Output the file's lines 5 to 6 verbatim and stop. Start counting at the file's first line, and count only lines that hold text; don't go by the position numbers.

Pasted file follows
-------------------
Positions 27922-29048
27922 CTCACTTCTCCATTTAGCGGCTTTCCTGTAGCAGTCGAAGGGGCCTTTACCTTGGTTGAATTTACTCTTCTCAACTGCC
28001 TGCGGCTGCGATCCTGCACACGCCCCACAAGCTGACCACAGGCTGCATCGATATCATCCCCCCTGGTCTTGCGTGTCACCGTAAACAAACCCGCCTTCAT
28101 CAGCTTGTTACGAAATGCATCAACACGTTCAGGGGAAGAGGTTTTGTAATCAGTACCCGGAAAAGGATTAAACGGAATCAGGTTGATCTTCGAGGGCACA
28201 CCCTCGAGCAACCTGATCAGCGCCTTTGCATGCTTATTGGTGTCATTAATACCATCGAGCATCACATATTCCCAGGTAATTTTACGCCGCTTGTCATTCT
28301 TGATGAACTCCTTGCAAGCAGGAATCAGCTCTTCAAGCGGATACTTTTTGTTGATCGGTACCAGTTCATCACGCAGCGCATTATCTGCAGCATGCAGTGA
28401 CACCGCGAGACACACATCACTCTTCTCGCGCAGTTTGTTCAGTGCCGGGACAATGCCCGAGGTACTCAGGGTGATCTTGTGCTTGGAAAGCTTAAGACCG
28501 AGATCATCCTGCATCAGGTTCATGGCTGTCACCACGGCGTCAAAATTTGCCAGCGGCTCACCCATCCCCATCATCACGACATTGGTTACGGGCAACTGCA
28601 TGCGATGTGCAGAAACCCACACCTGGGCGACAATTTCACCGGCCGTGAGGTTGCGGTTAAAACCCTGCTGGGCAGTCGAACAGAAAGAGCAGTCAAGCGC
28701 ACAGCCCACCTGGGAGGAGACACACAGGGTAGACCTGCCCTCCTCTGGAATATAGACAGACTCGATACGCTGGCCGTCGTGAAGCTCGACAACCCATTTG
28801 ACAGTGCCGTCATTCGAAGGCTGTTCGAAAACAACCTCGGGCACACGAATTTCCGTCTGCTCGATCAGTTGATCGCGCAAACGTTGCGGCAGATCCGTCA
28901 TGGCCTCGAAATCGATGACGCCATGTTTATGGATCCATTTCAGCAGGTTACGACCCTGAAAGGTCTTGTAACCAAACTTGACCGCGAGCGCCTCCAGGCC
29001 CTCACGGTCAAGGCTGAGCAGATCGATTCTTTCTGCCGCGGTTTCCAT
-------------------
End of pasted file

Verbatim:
28201 CCCTCGAGCAACCTGATCAGCGCCTTTGCATGCTTATTGGTGTCATTAATACCATCGAGCATCACATATTCCCAGGTAATTTTACGCCGCTTGTCATTCT
28301 TGATGAACTCCTTGCAAGCAGGAATCAGCTCTTCAAGCGGATACTTTTTGTTGATCGGTACCAGTTCATCACGCAGCGCATTATCTGCAGCATGCAGTGA